Women’s commitment did not end at the signing of the peace treaty. Indeed, New Zealand was plunged into a new crisis even as the Armistice was declared when the influenza epidemic took hold, killing 8,600 people in a little over two months.[31] Red Cross, St. John’s Ambulance Society and VAD workers and organisations were all crucial to supporting families and communities during the flu, but in the process exposed thousands of caregivers to the virus. Echoing recruitment appeals, St. John’s urged its female members to "remember people are dying from lack of attention. You may be able to save a life. It is worth all the effort and sacrifice you can make. Act promptly."[32] The enormous death toll added to the trauma of a terrible conflict for New Zealanders.

Beyond the crisis of the flu, the burden of healthcare for wounded and traumatised veterans fell heavily on families, especially women. The New Zealand government wound up its repatriation department, including military hospitals, in 1922, clearly demarcating continuing medical care as a family responsibility.[33] Women’s lives changed course as they faced years and sometimes decades of caring for brothers and husbands who suffered from a wide range of disabilities, illness, alcoholism and what came to be called soldier "burn out" or "debility". Long-term unemployment was also a significant effect of the war on men, resulting in precarious lives characterised by moving the family to follow the work, or long periods of separation.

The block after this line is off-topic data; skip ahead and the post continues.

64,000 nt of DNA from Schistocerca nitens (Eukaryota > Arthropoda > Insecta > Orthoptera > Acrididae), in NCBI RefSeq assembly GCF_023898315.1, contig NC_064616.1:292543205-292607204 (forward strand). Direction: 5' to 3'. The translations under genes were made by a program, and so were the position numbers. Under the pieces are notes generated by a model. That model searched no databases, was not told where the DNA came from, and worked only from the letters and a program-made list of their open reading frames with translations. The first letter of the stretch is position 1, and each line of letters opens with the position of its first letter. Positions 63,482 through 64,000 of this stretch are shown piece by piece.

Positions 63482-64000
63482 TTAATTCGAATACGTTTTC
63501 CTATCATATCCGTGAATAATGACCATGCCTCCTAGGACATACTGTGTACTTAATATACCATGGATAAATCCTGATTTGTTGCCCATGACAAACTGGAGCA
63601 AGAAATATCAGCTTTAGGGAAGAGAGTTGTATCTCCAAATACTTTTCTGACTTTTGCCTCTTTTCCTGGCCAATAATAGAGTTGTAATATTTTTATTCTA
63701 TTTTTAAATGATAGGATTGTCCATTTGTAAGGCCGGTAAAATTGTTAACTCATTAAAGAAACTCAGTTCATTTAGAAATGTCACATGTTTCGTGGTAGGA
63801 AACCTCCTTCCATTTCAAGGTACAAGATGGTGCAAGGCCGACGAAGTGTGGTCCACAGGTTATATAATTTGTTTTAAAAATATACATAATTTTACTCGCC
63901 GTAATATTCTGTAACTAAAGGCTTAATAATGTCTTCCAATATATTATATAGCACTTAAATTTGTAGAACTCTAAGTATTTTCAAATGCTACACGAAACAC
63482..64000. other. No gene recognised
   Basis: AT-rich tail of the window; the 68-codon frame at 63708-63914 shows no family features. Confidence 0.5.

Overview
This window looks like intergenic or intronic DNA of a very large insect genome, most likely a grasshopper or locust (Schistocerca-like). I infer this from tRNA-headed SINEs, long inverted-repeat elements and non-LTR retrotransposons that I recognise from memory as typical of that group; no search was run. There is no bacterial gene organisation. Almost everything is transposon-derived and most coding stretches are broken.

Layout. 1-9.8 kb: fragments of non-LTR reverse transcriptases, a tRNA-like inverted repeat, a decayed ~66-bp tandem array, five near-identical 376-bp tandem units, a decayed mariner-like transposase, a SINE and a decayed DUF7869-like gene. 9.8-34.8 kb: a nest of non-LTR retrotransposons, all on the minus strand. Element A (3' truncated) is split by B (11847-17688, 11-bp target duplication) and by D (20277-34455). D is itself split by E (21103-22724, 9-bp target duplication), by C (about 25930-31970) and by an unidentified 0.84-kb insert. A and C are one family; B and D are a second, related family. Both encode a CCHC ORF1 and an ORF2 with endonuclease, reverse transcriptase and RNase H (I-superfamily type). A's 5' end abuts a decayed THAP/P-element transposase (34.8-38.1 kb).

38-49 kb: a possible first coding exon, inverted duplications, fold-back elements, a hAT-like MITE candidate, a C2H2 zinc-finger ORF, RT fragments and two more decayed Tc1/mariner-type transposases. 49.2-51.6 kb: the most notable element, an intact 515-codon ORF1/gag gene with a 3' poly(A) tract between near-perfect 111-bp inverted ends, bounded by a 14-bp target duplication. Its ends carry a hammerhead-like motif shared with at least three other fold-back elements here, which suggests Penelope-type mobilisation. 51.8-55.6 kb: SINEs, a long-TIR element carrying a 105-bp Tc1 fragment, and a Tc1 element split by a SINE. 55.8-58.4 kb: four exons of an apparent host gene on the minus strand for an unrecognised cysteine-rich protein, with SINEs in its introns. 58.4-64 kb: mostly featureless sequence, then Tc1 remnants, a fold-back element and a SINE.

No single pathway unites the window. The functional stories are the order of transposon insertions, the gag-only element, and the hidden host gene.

Citizenship had been achieved decades before the outbreak of war, and women’s paid work changed in only minor ways during the conflict. Women’s war efforts were largely mobilized around families, and the effects of the war continued to be felt most strongly in this realm.

Kate Hunter, Victoria University of Wellington

Reviewed by external referees on behalf of the General Editors